Nathanael Garrett Novosel, February 9 2022

Hypocrites: Everyone Hates them…Everyone Is One (with Simple Ethics)

“It’s not fair!” is the rallying cry of injustice.  Everyone hates when someone insists that everyone follows a certain set of rules or ethics and then does not follow them.  Why do we hate it so much, and why do people do it?  Let’s explore.

There are few ethics that are both logically derived by intelligent beings and biologically engrained in social animals.  The three near-universal ethics that epitomize this combination are fairness, reciprocity, and minimal harm.  The evolutionary biological source of these ethics are that they are necessary for trust between social animals because one organism has to believe that others of its group will treat it similarly to the rest of the group, treat it in the same way it treats them, and not harm it.  If any of those ethics are not followed, social animals cannot sustain groups.  Additionally, there is logic behind these ethics: if you believe that others will not treat you fairly, not reciprocate social behavior, and not protect you from harm, then you can’t rationally invest in the group and expect to be safe and nurtured.

So we know that the distaste for hypocrisy comes directly from the fact that it violates all three of these ethics: the person is treating people unfairly, not reciprocating others’ following of the rules with their own following of them, and might be asking others to sacrifice in some way that they are not willing to.  For example, if someone tells everyone else to spend an hour working on a project but he or she does not, then that would be unfair and upset the group.  If someone continues to borrow money or ask for favors and never returns them, then the lender/giver will resent the person and stop.  If someone asks others to sacrifice or harm themselves but then is unwilling to do it themselves, then the group will despise him or her.  In short, everyone hates a hypocrite.

But here’s the sad truth: because we don’t necessarily all hold the exact same ethics and hold different levels of nuance with the ones we have, we will all either become a hypocrite or be perceived as a hypocrite at some point in our lives.  This applies to all areas, such as:

(Note: since politics are simply applied ethics, many examples are political in nature; I’m not taking a side on any of these issues but rather pointing out examples where others would point out hypocrisy)

There are many, many more examples, and each one will either make your blood boil if you think it’s hypocritical or get defensive if you think it’s legitimate (or if you’re one of those ‘accused’ people).  The truth of the matter is that hypocrisy is pretty common in almost everyone and for two simple reasons:

Now, I’m not here to judge the above.  Are abortion rights different from vaccine mandates and suicide?  Yes (they are literally different things) and possibly no (the “my body, my choice” argument has logical consistency across all three).  Are gun rights different from bathroom rules?  Yes (they are different things) and possibly no (if access to protection makes you safer, then should women be able to bring in men to protect them?).  What extra leeway should people in authority get?  Next to none (e.g., Pope Francis’s renouncing of his privileges), or as much as they can get away with (e.g., officials who spend hundreds of thousands—if not millions—of taxpayer dollars on personal security with no legitimate threat to themselves)?  The only thing I can say for certain is that if you believe that it’s unfair or hypocritical, you will despise the acts and the people who perform them.  If you don’t, you’ll either not care or will defend them as you see others seemingly irrationally rant about how unjust the world is.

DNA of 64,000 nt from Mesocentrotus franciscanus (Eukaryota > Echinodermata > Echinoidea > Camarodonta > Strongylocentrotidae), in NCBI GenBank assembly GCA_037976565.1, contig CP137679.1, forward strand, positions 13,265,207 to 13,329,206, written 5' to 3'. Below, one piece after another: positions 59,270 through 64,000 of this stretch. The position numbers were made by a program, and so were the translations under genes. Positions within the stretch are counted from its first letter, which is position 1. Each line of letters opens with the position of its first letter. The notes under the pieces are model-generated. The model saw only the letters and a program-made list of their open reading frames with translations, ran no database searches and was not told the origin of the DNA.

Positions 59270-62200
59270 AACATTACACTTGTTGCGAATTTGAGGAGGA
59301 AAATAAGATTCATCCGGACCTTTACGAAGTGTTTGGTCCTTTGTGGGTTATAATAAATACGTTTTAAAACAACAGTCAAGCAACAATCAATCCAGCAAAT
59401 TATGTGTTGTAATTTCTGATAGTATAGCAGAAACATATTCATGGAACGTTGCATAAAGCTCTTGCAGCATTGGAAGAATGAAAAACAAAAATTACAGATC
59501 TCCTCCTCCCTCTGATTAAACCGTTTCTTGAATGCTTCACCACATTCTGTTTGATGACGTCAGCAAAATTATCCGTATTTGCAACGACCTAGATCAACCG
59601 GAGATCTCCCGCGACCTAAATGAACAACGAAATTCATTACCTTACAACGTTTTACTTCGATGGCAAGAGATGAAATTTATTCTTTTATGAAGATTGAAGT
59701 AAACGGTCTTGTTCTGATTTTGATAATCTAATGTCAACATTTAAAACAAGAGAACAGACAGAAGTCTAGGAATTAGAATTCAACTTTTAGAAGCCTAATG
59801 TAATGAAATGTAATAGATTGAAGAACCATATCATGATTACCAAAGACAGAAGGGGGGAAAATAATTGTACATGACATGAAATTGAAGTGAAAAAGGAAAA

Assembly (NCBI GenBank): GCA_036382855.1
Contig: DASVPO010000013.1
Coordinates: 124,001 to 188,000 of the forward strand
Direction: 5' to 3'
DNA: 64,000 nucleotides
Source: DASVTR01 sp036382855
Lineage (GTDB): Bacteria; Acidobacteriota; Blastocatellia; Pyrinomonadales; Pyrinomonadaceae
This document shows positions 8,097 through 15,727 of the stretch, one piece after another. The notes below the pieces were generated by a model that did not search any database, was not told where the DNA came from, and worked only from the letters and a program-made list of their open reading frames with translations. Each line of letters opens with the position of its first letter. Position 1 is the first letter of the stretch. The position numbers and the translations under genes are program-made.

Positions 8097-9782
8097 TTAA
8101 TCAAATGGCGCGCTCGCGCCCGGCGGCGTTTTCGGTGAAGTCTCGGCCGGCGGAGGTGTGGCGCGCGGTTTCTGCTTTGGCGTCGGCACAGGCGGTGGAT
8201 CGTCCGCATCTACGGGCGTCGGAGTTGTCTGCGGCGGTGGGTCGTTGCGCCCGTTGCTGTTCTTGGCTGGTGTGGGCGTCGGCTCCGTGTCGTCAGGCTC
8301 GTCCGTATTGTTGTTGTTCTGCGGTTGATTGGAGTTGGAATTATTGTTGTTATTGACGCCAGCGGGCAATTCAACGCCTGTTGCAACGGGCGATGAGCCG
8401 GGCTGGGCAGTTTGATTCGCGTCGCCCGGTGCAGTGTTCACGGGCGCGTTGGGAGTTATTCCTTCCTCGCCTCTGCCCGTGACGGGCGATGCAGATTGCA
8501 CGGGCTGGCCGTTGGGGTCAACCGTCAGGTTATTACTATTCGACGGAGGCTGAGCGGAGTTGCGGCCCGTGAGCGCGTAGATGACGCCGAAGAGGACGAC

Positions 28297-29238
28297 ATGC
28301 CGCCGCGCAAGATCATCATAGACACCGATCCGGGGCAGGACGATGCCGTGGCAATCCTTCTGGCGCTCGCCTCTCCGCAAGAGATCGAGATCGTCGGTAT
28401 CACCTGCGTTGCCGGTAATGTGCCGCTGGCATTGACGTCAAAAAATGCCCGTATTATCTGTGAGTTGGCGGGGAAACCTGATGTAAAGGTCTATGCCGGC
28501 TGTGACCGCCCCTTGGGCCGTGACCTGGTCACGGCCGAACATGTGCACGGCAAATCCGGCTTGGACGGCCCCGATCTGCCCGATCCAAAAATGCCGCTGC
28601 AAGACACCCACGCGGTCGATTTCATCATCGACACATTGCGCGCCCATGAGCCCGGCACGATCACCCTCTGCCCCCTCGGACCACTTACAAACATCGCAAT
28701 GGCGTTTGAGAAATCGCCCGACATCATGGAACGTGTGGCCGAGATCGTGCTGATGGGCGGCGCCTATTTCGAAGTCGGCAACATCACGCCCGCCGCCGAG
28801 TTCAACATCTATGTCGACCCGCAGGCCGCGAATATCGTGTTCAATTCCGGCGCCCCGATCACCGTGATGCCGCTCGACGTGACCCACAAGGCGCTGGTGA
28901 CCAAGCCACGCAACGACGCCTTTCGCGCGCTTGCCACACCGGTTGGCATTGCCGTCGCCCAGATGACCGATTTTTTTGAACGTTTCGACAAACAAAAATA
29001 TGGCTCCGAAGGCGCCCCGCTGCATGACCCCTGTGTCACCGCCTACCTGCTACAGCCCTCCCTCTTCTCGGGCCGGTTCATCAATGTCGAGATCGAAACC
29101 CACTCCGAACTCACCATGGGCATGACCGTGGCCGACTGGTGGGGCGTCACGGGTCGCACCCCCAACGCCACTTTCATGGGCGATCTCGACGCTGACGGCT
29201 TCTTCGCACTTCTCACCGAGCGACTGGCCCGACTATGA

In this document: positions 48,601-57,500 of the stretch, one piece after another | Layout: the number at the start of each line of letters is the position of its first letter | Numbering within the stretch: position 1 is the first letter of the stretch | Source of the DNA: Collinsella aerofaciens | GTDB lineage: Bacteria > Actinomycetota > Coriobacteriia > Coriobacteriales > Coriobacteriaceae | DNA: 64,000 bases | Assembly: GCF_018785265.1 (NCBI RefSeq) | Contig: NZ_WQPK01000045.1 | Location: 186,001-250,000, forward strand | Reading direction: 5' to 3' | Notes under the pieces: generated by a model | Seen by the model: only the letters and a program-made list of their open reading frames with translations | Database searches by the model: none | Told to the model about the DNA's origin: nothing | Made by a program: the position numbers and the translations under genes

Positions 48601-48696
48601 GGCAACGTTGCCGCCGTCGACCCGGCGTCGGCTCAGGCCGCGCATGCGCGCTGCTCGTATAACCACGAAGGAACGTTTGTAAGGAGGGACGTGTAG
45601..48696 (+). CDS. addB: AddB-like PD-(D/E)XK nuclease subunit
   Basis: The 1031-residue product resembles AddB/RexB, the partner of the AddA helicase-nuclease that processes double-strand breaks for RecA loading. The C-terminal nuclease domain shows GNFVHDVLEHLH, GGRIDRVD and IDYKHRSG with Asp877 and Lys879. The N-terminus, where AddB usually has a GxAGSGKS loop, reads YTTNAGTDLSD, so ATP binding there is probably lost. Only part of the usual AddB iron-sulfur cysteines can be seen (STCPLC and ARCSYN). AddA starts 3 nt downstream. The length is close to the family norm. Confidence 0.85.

Okay, here comes the big question and the bad news: Are you a hypocrite?  Well, you are definitely going to either be one or be perceived as one at some point in your life.  There is no avoiding it…and I can guarantee that because even if you tried to live every moment of your life perfectly but then didn’t hold others to your excessive standard, that in and of itself could be viewed as hypocritical.  So it’s practically impossible to avoid all hypocrisy and perceived hypocrisy.  But even with this technicality set aside, there is another reason why it’s practically inevitable: a psychological concept call attributional bias (or attribution bias).  What is this, and why does it almost guarantee hypocrisy?

Well, attributional bias is a person’s tendency to attribute bad things about yourself to good reasons or bad luck and good things to your hard work and abilities…while attributing bad things about others to their incompetence or malice and good things to external factors or good luck.  Because of this, you will always see the good reasons why you should not have to follow a rule that you would hold others accountable to following even if they had the same good reason.  If you wanted to put in place an emergency stay-at-home order, for example, of course no one should leave unless they have a good reason to leave…but anyone who wants to leave and doesn’t care about the risk will deem their reason as a good one.